Well, the second day of GameSetLinks, and I _still_ haven't even managed to start looking at my Bloglines account yet since I got back from China - expect a big link backlog rush when I finally get to that. Even so, apparently I've accumulated some half-decent links, as follows:

- Andy '' Baio points out that the Assembly 2006 game development competition entries are posted, including some awesome stuff: ""Racing Pitch" controls cars by mimicking engine noise into your mic, "TattooFrenzy" draws tattoos with the PocketPC touch screen, and a free Guitar Hero clone." Looks like a FreQuency clone to us, but close enough!

- Toshio 'Electroplankton' Iwai is making an appearance at MIT on August 4th, doing his talk 'From Flipbooks to Media Art', which may be the same one he recently gave at FutureSonic in Manchester, England. If it is, you must go, since "he will present recent work such as Electroplankton for Nintendo DS and TENORI-ON, as well as his past media artworks." Yum!

- The Internet's favorite angry young man, 1UP's Luke Smith, who increasingly reminds me of a hirsute Alexei Sayle, has an interesting rant about E3 up, in which he notes: "Message control could be dictated via exactly who gets invited to these events. 'X journalist from Y publication doesn't write within our strategy? Don't invite them.'" We've had words on whether Joystiq calling random Sony execs arrogant is the best example of showing what the game press _should_ be able do, but I appreciate his concern that it's easier to be exclusive when, well, the entire event is exclusive.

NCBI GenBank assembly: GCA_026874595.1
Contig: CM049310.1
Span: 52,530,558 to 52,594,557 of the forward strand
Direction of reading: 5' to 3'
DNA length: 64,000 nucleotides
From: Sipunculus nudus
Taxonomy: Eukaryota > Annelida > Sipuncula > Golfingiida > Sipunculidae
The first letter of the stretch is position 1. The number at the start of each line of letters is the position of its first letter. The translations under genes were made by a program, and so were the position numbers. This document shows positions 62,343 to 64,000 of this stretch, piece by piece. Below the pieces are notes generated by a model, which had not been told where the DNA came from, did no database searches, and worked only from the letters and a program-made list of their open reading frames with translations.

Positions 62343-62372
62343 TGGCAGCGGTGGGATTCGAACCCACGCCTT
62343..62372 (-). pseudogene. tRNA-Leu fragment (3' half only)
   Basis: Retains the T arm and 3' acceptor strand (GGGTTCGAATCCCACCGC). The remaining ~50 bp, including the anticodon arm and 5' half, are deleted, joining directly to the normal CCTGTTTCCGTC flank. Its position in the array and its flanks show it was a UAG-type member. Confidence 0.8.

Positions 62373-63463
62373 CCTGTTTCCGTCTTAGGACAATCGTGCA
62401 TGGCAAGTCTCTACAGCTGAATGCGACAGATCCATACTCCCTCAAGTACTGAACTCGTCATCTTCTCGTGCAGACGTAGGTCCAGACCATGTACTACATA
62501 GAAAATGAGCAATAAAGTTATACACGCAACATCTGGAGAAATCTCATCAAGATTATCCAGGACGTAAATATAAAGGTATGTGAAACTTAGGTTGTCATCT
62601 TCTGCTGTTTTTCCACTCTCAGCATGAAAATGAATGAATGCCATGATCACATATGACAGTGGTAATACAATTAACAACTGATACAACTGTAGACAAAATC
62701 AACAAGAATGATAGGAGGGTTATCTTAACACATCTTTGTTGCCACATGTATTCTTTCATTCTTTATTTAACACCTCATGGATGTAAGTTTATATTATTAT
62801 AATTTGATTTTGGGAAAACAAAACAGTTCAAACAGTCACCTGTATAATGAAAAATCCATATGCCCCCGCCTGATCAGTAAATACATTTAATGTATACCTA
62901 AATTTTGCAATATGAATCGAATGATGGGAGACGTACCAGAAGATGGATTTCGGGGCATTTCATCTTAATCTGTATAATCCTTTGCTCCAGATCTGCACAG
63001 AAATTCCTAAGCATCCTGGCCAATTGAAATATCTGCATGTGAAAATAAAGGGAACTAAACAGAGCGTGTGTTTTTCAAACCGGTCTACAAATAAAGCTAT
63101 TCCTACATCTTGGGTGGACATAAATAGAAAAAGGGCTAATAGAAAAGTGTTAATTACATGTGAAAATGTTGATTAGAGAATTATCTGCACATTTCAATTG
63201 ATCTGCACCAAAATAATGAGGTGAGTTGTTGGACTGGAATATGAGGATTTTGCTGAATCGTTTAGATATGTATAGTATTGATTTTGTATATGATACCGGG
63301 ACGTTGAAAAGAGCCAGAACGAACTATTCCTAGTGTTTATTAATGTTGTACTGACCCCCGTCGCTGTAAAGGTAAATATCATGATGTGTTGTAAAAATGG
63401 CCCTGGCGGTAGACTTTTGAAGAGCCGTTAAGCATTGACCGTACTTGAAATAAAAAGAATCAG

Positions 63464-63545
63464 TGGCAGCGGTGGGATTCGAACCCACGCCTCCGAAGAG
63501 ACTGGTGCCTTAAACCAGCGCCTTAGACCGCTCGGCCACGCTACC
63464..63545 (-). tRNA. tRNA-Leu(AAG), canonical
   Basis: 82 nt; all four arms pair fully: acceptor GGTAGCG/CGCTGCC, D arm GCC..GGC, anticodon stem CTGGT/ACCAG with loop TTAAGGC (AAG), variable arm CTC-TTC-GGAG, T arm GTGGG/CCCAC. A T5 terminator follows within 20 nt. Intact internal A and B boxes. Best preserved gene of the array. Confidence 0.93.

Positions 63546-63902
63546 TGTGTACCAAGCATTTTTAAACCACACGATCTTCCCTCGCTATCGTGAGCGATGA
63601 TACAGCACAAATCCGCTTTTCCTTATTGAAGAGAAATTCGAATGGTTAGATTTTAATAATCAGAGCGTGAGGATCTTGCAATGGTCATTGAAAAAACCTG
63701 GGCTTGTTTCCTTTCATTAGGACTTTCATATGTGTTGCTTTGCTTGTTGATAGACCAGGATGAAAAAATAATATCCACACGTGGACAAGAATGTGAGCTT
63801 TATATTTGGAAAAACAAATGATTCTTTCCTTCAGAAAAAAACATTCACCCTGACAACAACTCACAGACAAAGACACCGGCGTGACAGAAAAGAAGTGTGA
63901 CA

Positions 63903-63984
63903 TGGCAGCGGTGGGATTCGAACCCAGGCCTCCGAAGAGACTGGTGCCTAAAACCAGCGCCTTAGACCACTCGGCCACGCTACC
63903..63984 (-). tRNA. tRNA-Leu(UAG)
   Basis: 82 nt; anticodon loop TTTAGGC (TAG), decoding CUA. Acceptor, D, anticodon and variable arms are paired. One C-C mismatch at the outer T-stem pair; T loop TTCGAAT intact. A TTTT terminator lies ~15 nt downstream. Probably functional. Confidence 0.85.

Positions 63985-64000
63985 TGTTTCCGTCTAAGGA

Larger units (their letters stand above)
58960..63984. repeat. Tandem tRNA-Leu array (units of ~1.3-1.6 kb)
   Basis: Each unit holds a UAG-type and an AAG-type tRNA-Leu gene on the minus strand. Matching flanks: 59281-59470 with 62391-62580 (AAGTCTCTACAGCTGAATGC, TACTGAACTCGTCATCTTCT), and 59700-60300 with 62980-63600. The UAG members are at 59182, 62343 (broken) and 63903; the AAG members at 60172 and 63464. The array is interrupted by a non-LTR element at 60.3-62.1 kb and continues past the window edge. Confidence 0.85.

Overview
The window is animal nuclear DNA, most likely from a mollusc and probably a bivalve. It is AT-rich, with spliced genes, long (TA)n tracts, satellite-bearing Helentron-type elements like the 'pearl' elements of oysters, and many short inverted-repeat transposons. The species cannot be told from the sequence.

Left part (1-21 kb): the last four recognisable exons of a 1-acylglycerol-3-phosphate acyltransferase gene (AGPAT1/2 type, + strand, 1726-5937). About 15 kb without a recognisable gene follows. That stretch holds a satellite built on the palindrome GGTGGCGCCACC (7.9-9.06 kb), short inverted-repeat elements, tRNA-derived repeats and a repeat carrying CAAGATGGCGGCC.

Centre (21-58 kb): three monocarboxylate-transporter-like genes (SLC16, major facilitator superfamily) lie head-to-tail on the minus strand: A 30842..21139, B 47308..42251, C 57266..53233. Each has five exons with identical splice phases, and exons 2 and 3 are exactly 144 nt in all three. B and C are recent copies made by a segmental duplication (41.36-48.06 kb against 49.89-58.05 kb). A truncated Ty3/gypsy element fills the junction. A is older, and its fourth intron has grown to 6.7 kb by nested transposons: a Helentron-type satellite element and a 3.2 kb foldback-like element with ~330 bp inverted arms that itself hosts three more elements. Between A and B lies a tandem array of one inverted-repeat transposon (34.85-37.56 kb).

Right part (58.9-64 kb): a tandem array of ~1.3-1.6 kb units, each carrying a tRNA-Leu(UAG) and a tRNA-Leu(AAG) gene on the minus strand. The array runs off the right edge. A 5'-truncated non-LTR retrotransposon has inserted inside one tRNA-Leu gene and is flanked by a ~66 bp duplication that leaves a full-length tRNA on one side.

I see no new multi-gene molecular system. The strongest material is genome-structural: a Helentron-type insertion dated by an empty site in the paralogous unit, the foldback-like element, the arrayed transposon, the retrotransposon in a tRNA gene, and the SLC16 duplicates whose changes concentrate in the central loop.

- I guess this has probably wandered around online for a while, but FrankC passes along a fragment of an early Half-Life preview in magazine scan form (sorry, whichever mag that is - PC Gamer? [EDIT: The Frog says it's Next-Gen]), revealing that Gordon Freeman used to be a bug-eyed, bearded viking type who looks like he'd been shipwrecked for a couple of millenia. Can't think of very many game heroes with full-on beards, but being unconventional has never stopped Valve before...

- Kotaku's Brian Ashcraft has been hanging with Falcoon, in which the always oddly honest SNK producer/artist seems a tad melancholy: "I'm thirty. There are a lot of kids that are really into gaming. I'm getting old. You can't do this job forever," Falcoon says. "You move further and further from users and the pulse of what they are into. I need to do as much as I can right now." Is this the same in movies now, in all creative endeavors? Will we all have to retire in our thirties, like Lance Armstrong? I demand an age recount!